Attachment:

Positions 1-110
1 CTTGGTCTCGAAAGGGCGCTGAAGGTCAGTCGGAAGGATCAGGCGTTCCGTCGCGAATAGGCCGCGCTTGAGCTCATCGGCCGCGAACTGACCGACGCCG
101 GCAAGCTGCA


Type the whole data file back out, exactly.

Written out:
Positions 1-110
1 CTTGGTCTCGAAAGGGCGCTGAAGGTCAGTCGGAAGGATCAGGCGTTCCGTCGCGAATAGGCCGCGCTTGAGCTCATCGGCCGCGAACTGACCGACGCCG
101 GCAAGCTGCA